Coffee is a beverage enjoyed by millions of people around the world. It is also an important product for millions of small coffee growers living in tropical countries. Two main species are cultivated: Arabica (Coffea arabica) and Robusta (Coffea canephora). Currently, coffee plantations are deeply affected by climate change and the appearance of new and more serious diseases.
In addition to cultivated coffee trees, numerous wild coffee species are known to botanists, but are largely ignored by agronomists and plant breeders, despite the fact that these species may be crucial for the future development of coffee cultivation to cope with climate change. Based on morphological data, the phylogenetically closest genus, Psilanthus, has recently been included in Coffea. The genus Coffea (broadly defined) includes woody plants belonging to the family Rubiaceae. It comprises 124 species and 17 additional taxa, with a natural distribution spanning tropical Africa, Madagascar, Comoros, Mauritius and the Reunion Islands, extending into South and Southeast Asia and Australasia. However, the two genera differ mainly in flower morphology. The formerPsilanthus genus is present on the African continent, Asia (India, Sri Lanka, tropical and Southeast Asia) and Oceania (northern Australia), but absent from the islands of the western Indian Ocean (Madagascar, Mascarene and Comoros). The merger of these two genera introduced a possible source of naming confusion, as numerous works focus only on Coffea sensu stricto. Another source of species name confusion is the presence of numerous past or modern synonymies.
Fourteen years ago, it was revealed that numerous wild coffee species are vulnerable (23 species), endangered (30 species) or critically endangered (19 species). A recent reassessment confirmed that 60% of them are now threatened with extinction, suggesting a poor outlook for wild coffee species throughout the tropical world. Living collections of wild coffee species began in the 1960s in Africa and Madagascar. Currently, only 55% of them are in such collections: at the research station of the Centre National de Recherche en Agronomie, Divo, Ivory Coast (for African species), at the Centre de Ressources Biologiques (CRB) Bassin-Martin, Reunion Island (for African, Comorian and Mascarene species) and at the research station of the National Center for Applied Research in Rural Development (FOFIFA) in Kianjavato, Madagascar (for Malagasy species). Analysis of wild coffee species preserved in living collections revealed a large morphological variation, such as flower morphology, fruit size and color, plant height and leaf morphology, days to fruit ripening, and growth and adaptation habitats. In addition to morphology, large variations were observed in terms of seed biochemical compounds involved in coffee quality, such as caffeine, trigonelline, sucrose and mangiferin content, among others. However, so far this diversity has not been reported comprehensively in any publication or publicly available database.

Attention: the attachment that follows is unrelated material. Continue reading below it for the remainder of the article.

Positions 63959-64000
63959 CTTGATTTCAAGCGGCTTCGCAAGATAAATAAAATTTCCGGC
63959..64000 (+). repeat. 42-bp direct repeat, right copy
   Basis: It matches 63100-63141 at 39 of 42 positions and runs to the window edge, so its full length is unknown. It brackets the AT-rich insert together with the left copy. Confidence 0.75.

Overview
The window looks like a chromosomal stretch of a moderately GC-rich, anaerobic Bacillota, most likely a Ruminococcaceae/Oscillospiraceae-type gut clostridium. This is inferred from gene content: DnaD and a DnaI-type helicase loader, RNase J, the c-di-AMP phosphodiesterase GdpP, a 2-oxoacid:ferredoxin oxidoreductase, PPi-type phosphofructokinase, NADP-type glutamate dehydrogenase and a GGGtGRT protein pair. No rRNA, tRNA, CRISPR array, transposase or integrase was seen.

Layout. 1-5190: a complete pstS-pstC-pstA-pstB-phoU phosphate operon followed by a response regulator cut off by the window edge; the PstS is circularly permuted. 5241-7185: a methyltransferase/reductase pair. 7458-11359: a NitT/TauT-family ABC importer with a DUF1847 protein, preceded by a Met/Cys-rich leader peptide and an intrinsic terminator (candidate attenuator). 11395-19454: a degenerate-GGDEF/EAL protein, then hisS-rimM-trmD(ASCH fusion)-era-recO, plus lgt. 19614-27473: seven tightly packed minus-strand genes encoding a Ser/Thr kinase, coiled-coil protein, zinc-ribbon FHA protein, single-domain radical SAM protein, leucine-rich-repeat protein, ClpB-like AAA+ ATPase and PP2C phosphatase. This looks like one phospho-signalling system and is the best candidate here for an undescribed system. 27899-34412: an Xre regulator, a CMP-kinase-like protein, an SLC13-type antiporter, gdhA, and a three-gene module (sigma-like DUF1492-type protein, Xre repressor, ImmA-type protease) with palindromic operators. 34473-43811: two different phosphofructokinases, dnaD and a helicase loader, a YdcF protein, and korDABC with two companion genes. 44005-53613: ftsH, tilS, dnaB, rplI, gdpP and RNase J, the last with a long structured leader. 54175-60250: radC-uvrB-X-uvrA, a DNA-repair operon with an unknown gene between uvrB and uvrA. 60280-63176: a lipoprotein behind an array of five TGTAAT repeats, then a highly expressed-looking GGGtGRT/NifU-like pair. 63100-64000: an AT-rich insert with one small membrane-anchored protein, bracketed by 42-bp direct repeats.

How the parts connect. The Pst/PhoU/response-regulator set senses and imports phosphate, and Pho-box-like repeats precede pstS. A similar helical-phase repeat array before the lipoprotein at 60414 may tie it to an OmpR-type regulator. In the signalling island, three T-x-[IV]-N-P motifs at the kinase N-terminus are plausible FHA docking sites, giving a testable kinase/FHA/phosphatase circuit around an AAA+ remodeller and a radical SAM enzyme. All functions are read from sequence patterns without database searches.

From a genomic point of view, the first Coffea genome was published in 2014 and referred to Coffea canephora. Since this first release, several sequencing data have been published, such as sequencing genotyping data to provide the first resolved phylogeny of the genus Coffea, partial sequencing of 16 Coffea species, and chloroplast reconstructions and nuclear SNP mining. The genus is currently the subject of intensive genome sequencing (C. arabica, C. eugenioides, and C. canephora; 82 wild coffee species), allowing investigation of genes of agronomic interest, genome composition, and evolutionary studies.